NASA has unveiled its latest medium-sized lunar lander concept, designed to deliver payloads of up to 300 kilograms to the moon’s polar regions. As part of the space agency’s Commercial Lunar Payload Service (CLPS) program, the unmanned “tray” lander is designed to carry a variety of tests and instruments, including small autonomous rovers, to the lunar surface.
NASA has previously announced plans to establish a permanent base on the moon, and the agency is working on ways to transport payloads to the moon’s surface using simple, relatively inexpensive spacecraft. The new concept is based on a NASA study that focused on the technology required for a new lander based on assumptions about mission and capabilities, as well as advances, navigation, communications, landings, and advances in various subsystems. NASA’s goal is to produce a lander that balances the maximum load requirement with its precision landing capability.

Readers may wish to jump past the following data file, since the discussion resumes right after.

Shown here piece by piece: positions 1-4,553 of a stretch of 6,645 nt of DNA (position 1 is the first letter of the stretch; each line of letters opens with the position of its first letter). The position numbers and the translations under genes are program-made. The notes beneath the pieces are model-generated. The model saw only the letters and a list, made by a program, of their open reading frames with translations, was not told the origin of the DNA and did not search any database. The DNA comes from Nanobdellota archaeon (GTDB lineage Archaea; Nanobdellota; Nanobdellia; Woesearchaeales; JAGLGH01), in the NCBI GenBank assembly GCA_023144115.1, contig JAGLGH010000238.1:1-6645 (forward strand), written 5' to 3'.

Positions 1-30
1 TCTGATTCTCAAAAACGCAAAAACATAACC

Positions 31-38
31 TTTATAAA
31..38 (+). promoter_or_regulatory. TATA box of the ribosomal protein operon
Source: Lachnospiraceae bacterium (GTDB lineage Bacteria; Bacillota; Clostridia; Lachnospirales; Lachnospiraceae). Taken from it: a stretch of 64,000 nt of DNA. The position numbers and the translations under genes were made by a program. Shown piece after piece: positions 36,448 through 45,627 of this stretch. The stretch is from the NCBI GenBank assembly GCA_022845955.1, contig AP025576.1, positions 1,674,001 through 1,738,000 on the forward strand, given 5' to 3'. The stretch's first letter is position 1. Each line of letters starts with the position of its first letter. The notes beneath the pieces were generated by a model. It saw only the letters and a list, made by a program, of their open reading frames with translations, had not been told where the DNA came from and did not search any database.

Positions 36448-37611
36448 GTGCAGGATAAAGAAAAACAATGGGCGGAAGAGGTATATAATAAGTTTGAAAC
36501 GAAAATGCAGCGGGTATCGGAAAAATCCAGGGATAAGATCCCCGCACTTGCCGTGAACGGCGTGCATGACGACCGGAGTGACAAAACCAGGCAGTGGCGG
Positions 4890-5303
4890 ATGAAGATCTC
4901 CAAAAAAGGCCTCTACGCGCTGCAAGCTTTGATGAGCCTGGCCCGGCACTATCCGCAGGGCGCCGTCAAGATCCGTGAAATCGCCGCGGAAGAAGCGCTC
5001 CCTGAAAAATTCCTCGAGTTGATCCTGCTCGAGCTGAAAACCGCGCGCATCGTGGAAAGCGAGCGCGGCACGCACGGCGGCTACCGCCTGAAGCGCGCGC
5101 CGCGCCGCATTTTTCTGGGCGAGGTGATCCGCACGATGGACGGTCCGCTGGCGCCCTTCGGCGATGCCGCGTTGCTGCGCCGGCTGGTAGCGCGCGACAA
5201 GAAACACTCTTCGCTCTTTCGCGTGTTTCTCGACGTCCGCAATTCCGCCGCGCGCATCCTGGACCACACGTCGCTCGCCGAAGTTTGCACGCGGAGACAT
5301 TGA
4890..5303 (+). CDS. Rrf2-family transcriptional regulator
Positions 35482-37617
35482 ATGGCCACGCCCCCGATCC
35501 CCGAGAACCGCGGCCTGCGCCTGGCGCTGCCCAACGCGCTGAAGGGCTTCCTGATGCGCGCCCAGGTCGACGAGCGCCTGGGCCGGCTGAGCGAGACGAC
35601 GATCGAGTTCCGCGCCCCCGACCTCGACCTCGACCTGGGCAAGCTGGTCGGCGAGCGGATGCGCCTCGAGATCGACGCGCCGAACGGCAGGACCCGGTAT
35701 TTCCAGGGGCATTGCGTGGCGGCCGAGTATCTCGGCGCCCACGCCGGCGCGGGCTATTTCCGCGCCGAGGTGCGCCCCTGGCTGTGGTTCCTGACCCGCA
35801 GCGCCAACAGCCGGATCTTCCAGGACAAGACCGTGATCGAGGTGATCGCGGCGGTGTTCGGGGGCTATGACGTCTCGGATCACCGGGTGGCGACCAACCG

In its current form, the new lander concept is made of a pallet-shaped metal structure, including a solid rocket engine for braking upon arrival on the moon, a liquid-fueled rocket for landing, a thermal control system, a navigation system (TRN) with terrain-related navigation, an electrical subsystem, avionics and flight software. It will carry a medium-sized payload and include a landing ramp for the rover.
The size of the lander still allows it to be mounted on a commercial launch vehicle. Solar panels will power their batteries during a three- to six-day trip to the moon and the rover after landing. However, the lander was not designed to “survive” on a cold night.
“The lander was designed with simplicity in mind and can send a 300-kilogram (660-pound) rover to the moon,” said Logan Kennedy, project chief systems engineer at NASA’s Marshall Space Flight Center. “We plan to use a single-string system, minimal mechanisms and existing technology to reduce complexity, although we plan to improve precision landings to avoid hazards and facilitate the operation of the rover. We survived the rover by transportation and landing so that it could work properly.
“As the robot lunar lander is able to accommodate a larger payload, a simple but high-performance lander with a continuous payload capacity will be required. This concept has been developed over the years by a diverse team to meet this need. We hope that other lander designers will benefit from our work. “